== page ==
child's voice linked to some strain of poetry or burst
of elorptuce, I con sympathise in the feeling in
which I cannot share. May the blessing of Heav
en rest upon our schools. They are an object
worthy of all efforts and sacrifices. We should
leave nothing undone which May tend to make
them more excellent and more useful. For this,
we should gather into our own stores all the hat
vests of experience which have, been reaped from
other soils. The present is an age of progress.
The claimant humanity are now beginning to be
heard, as they never were before. The movements
in favor of Pearl, of Anti-blavery, of Temperance,
of Education, of l'rison Lisciplico, all spring from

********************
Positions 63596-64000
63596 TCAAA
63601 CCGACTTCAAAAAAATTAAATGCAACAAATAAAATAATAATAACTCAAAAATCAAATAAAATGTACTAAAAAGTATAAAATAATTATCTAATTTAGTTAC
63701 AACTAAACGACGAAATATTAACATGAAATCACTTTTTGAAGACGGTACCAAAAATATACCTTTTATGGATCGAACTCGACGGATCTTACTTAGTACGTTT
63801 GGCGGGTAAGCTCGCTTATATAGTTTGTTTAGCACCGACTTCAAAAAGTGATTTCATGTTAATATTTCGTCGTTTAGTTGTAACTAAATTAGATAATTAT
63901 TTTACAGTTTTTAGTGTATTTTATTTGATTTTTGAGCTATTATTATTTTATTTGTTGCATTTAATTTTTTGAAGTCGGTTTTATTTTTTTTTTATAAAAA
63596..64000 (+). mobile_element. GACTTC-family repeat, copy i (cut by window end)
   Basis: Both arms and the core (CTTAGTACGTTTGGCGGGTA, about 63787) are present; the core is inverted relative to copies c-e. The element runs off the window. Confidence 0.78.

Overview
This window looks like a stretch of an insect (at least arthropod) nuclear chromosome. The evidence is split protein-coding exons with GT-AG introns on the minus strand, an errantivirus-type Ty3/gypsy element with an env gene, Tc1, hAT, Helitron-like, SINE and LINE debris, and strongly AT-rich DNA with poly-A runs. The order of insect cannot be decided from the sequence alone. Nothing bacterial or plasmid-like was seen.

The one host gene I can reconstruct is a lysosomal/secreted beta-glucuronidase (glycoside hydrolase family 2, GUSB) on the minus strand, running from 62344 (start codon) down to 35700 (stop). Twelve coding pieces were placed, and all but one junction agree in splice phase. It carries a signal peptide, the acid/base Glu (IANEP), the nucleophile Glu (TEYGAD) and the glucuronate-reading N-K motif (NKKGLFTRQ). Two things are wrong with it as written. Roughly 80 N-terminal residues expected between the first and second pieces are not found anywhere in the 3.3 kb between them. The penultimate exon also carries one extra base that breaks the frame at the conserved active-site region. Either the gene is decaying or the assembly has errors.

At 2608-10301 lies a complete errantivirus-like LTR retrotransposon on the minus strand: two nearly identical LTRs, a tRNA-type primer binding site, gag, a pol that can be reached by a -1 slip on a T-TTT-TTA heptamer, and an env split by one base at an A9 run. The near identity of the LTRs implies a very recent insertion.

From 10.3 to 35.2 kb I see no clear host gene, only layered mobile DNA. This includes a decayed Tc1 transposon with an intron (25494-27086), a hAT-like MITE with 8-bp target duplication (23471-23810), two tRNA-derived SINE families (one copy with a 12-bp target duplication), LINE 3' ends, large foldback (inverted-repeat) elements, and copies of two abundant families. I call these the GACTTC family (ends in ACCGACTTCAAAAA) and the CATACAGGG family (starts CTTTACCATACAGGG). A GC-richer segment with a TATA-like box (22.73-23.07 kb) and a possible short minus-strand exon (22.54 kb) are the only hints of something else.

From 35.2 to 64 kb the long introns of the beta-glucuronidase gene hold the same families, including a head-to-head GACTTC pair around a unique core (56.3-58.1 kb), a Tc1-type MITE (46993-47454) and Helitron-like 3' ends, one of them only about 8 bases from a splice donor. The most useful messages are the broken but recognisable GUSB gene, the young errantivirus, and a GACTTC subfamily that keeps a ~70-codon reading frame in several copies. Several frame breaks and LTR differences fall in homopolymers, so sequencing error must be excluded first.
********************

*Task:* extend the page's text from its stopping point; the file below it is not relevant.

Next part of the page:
the came root—a sense of sympathy and brother
hood. fa it too.much to say , that the dawn of a
rnAnirykt ro nirrdavt.'aw, 'ha ranu restinfil
i Bilotti; have pierced the deepest valleys of ignorance
' and sin! Let us not be sluggards in this generous
I race. Let us not stand idly on the brink while the
tide of improvement sweeps by us, but boldly
launch our bark upon the stream."
,:rlThe London correspondent of the Boston
Atlas, makes the following reference to Professor
Faraday's experiments, to ascertain the connection
subsisting between magnetism and light:
odn the evening oldie 23d ultimo, Mr. Faraday
exhibited the great fact oflus resonrehes—the rota
tion of royal light by magnetic force. The fol
lowing grand experiment of the evening was sue
ass:dully tried: ,
A pristn.of heavy glaas.was so adjusted between
.Ire poles bravery. powerful magnet as to receive
the oxy-hydrogen light after it had been polarised,
and before it was •depolcrieed by i\ieholl's eye
piece. The following • factay demonstrating the
magnetism of light, were then exhibited.
1. As to the rofationoct the ray. 1 . 1 pole7isted
ray having been extinguished by the , depolarising